The movie doesn’t need to feel authentic because it simply is authentic. The screenplay could not have been too much work, since it is often word for word from the book. A hundred and fifty years later it seems crazy to believe this happened in the United States. But it’s clear from my reading of history that this inhumanity toward man was every bit as bad as it is depicted here. The most appalling part of the movie is simply the indifference from the whites to the whole crazy system. It’s like, whatever. This is normal. How could it possibly be any different?

This is an in your face, up close and personal movie full of excellent acting, if vividly and accurately portraying immense suffering is your idea of great acting. I am glad to see Chiwetel Ejiofor in the lead role. Ironically, in the movie Serenity he plays something of the opposite of this character, so it shows his flexibility as an actor. He’s terrific but really there’s not an off note among either the white or black cast of this movie. Among the talented actors is Brad Pitt as Bass, a suspiciously liberal tradesman that Northrup eventually confides in. The hardest part of this moving is enduring your heaving stomach.

Best Picture? It is most certainly the most sickening and moving movie of 2013, but not the sort of movie that you will seek out for entertainment. I’ll leave it unrated.

 
The Thinker

IBM: The Dilbert of companies

IBM
UBM
We all BM
For IBM

HARLIE (the computer), from When HARLIE was One, by David Gerrold

I grew up in an IBM town. IBM pretty much owned Endicott, New York when I lived in the area. The exception was the Endicott-Johnson shoe factories, which were in serious decline in the 1960s. In fact, IBM was founded in Endicott, New York in 1911.

Big IBM-white boxy concrete buildings line McKinley Avenue and other Endicott streets. If you didn’t work for IBM, you prospered from mooching off of IBM. IBM guys were cool if white guys in white shirts, black pants, narrow ties and short hair could be cool in the 1960s. In any event they lived well, worked hard and gave their all to the company Thomas J. Watson founded. It sure looked like a cool company to me back then. Not only did they rake in all these billions in revenue, but also their employees were happy with terrific pensions, great salaries (because IBM hired top talent only) and had pretty much a guarantee of lifetime employment. Management actually listened to their employees and encouraged them to be creative and innovative. The guys (and they were almost all guys, except in the clerical or punch card pool) wore THINK buttons on their suits and shirts. It was embedded in their logo — so much so that it was hard not to associate IBM with THINK (in capital letters).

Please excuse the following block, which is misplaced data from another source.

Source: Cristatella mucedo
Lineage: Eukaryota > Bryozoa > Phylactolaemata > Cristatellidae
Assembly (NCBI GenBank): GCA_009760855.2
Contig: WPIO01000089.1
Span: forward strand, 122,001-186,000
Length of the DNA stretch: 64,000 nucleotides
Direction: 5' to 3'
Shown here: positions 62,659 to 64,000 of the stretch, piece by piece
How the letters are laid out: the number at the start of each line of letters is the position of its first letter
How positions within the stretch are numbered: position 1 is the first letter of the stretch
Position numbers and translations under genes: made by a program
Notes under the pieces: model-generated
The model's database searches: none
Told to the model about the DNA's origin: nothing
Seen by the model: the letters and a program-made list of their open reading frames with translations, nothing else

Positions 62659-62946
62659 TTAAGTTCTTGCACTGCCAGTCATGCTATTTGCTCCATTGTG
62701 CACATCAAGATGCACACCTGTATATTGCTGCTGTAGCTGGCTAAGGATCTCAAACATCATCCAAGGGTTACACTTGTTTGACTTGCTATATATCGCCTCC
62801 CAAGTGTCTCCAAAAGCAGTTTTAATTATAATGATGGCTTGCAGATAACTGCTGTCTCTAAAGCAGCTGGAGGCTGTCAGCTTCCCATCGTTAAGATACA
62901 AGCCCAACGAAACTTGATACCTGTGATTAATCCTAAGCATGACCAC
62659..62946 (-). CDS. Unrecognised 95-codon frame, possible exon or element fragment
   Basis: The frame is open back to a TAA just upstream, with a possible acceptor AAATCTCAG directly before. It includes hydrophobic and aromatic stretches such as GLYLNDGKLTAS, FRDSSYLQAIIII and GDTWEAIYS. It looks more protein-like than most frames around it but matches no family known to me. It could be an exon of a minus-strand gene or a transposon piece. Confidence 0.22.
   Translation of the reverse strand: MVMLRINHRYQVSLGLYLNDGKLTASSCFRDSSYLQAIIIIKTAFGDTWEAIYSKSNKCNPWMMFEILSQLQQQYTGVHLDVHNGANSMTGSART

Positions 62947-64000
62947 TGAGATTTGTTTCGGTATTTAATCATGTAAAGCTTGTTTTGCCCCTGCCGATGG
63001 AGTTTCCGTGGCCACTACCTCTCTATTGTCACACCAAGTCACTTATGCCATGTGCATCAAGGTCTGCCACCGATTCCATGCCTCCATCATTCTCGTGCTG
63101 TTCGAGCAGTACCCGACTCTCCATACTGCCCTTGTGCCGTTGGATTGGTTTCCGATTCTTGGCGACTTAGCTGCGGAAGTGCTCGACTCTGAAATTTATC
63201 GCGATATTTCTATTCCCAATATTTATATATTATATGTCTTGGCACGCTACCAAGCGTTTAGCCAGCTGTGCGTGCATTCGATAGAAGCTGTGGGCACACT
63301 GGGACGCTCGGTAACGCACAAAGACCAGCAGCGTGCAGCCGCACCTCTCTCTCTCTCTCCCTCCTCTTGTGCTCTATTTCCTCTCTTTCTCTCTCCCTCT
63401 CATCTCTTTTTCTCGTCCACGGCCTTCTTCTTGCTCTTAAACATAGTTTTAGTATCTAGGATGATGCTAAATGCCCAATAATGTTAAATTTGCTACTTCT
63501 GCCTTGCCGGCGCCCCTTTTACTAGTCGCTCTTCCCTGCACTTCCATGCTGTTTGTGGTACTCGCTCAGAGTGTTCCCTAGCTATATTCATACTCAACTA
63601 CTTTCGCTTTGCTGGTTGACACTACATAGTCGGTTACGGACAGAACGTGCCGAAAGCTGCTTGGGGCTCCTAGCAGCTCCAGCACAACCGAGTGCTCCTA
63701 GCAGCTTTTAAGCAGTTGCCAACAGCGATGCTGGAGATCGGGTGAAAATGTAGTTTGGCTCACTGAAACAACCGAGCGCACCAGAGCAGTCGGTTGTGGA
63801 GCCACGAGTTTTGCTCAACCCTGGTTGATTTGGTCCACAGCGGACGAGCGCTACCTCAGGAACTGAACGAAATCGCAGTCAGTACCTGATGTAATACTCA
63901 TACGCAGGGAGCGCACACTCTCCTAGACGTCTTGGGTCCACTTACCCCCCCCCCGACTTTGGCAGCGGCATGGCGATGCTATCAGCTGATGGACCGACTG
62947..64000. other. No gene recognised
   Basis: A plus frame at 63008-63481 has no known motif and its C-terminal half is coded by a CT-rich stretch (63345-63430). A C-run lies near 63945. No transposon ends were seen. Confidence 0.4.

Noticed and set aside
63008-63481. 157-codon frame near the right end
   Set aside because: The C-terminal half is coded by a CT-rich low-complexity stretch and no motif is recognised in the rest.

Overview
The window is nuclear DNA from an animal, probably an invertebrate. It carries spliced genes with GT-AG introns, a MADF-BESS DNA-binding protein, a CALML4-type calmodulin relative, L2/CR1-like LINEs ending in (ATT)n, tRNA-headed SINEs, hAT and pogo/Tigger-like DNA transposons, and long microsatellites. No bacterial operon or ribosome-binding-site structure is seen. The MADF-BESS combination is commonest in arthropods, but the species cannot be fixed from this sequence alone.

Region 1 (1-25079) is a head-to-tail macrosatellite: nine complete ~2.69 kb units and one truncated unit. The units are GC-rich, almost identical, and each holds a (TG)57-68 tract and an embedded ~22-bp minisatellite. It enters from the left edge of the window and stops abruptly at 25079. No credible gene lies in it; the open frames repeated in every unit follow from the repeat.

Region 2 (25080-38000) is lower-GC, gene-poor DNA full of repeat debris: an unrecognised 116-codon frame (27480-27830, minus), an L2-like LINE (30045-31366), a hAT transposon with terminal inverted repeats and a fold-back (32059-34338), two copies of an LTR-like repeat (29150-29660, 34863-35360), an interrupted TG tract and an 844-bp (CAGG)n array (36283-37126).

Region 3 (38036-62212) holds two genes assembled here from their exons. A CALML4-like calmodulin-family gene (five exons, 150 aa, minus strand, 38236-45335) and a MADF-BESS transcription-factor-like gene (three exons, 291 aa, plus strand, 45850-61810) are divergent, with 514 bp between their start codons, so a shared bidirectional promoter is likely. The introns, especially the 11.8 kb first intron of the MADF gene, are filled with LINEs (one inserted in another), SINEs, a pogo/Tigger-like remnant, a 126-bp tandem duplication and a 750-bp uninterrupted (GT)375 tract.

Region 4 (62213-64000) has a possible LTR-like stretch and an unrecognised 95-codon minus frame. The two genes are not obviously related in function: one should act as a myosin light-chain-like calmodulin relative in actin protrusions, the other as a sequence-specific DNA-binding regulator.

That was then, but it bears no resemblance to the IBM of today. At least that’s my conclusion having finished Robert X. Cringley’s eBook on IBM, The Decline and Fall of IBM: End of an American Icon? Cringley has been a tech journalist since the 1980s, and made a name for himself (under a pseudonym I am pretty sure) writing for InfoWorld, the tech publication that focuses on information technology in the enterprise. I credit InfoWorld for much of my career success, since it was always topical and ahead of current trends, plus it told me stuff I needed to know to succeed in the workplace of the moment.

InfoWorld is still around, but its print publication is long gone. So, in fact, is Robert X. Cringely. Well, not quite. You see, there are two Robert X. Cringleys. There’s the guy that wrote the original columns over many years, and then there’s the trademark “Robert X. Cringley”, which InfoWorld claims to own. So there is still a reputed tech spy named Cringley on infoworld.com, but not the real Cringley, the tech guy that amused us with likely fictitious anecdotes about his relationship with “Pammy”, a curvy younger woman that ran hot/cold. Reading his column was half neat behind the scenes tech news, and half soap opera. It was fun and addictive. Anyhow, the first and legitimate Cringley, now 60+, is still one of the few people doing honest information technology journalism, and can be read on his website. And I assume the model in the picture is “Pammy”.

Cringley has been studying IBM for a long time, having grown up in an IBM town like me. He believes the company is ready to implode. This is because, very sadly, the company has morphed into the Dilbert of companies. It is overrun by pointy-haired bosses that are busy working their employees into early graves, if they are not being summarily fired to hire greatly discounted and frequently incompetent employees from India who largely have no idea what they are doing, or who have mastered the idioms of American English.